Philosophy of scientific measurement and method. Kinematics. Dynamics. Equilibrium. Vectors (momentum and force). Work and energy. Transmission of energy by wave motion. Light and sound. DC electric circuits.
Students will develop understanding of biophysical principles including the description of motion, forces, equilibrium, fluids and flow, heat as energy, heat transfer, waves and sound, and the use of spreadsheets. Application of foundational knowledge of mathematical principles to biophysical systems, including the rules of arithmetic, fractions, simple algebra, trigonometry, transcendental functions, SI units and unit conversions, and creating and interpreting graphs. A practical course.
124.104 Physics 1A: Mechanics and Thermodynamics15 credits
This physics course provides foundational knowledge for study in engineering, food technology, and physical sciences. The emphasis is on applying physical principles to problem solving in mechanics, fluid mechanics, and thermodynamics. A practical course.
124.105 Physics 1B: Electricity, Waves and Modern Physics15 credits
This physics course provides foundational knowledge for study in engineering, food technology and physical sciences. The emphasis is on applying physical principles to problems involving electricity, waves (including classical waves and electromagnetic waves), optics, quantum physics, and the application of modern technologies such as lasers, mass spectrometers, and nuclear magnetic resonance. A practical course.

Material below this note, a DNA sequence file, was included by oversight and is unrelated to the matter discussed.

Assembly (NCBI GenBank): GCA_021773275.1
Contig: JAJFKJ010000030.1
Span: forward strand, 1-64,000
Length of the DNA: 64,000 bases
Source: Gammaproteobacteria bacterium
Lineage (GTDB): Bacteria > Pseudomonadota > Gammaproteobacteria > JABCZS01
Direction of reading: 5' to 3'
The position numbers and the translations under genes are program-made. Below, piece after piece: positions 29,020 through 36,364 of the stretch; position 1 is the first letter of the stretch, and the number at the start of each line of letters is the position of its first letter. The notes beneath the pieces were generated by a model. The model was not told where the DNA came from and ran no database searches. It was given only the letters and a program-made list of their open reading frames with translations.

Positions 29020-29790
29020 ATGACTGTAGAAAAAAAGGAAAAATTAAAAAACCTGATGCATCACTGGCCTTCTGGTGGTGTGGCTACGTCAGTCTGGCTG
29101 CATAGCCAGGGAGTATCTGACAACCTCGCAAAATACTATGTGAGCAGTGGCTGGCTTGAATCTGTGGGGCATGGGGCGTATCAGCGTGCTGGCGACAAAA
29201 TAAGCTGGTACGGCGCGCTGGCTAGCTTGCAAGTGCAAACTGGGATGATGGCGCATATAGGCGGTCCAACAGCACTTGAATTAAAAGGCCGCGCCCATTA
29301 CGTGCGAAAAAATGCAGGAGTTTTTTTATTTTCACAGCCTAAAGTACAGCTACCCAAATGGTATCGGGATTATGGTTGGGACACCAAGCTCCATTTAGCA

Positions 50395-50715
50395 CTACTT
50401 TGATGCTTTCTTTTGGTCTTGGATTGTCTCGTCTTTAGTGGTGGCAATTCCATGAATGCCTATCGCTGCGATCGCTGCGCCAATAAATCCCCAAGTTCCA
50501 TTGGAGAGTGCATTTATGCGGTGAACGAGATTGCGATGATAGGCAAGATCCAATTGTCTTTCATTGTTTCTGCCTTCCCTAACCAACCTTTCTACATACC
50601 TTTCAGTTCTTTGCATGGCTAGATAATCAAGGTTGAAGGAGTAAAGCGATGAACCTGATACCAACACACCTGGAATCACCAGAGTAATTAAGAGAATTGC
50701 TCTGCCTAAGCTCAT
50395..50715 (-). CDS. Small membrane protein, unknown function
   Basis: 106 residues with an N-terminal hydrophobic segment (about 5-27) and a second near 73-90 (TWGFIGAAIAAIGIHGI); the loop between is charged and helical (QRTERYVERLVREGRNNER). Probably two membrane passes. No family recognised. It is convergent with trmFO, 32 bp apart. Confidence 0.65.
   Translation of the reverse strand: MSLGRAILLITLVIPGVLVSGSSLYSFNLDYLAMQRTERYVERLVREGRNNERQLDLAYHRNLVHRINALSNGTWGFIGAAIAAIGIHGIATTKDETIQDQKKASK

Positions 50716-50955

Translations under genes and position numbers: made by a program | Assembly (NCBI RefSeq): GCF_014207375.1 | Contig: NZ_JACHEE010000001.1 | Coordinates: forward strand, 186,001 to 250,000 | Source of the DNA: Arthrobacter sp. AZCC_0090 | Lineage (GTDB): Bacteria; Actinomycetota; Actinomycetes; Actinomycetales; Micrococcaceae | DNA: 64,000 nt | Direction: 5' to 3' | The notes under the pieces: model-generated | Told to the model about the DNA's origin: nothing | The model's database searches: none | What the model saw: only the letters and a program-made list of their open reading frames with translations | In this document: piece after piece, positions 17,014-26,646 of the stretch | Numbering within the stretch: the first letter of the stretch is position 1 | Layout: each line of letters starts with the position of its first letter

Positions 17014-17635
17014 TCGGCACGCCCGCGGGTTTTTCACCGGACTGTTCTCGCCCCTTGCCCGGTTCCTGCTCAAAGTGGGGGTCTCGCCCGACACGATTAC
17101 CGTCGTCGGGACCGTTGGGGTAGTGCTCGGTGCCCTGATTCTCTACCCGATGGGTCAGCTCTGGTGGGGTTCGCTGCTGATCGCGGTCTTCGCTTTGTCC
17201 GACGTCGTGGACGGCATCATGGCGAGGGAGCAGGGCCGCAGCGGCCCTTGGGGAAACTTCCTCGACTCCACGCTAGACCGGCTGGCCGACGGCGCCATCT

Describing motion. Forces and torques, work and energy in biological and non-biological system. Heat energy - its production and transfer in animals. Stress, strain and the strength of biological material. Ideal Gas Law. Flow of fluids in tube. Light, sound and their biological detection. DC and AC electric circuits. Acoustics and ultrasound. Ionising radiation. Biomedical instruments. A laboratory course based on the above which includes the use of basic statistics in the interpretation of data and illustration of the scientific method.
Astronomy is an ancient yet still vibrant field of study. This course introduces students to the basic heavenly bodies: planets, stars and galaxies and more exotic objects such as quasars and black-holes. Modern topics such as dark matter and extra-solar planets are included. Observational exercises including telescopes form part of the assessment
124.171 Physical Principles for Engineering & Technology 115 credits
Engineering and technology solutions are designed by applying underlying physical principles. This course extends NCEA Level 3 physics to facilitate this, with a particular focus on linear mechanics, thermophysics and electric circuits. This is a required course for all Engineering and Food Technology students, who will, through tailored tutorial problems and extension activities study physical problems in a suitable context.
124.172 Physical Principles for Engineering & Technology 215 credits
Engineering and technology solutions are designed by applying underlying physical principles. This course extends NCEA Level 3 and 124.171 physics to facilitate this, with a particular focus on advanced mechanics, thermodynamics, simple harmonic motion, magnetic fields and electromagnetism, AC circuits. This is a required course for all Engineering and Food Technology students, who will, through tailored tutorial problems and practical laboratory sessions study physical problems in a suitable context.
Kinetic theory and introductory statistical mechanics, introductory quantum physics. A course of laboratory work related to the above.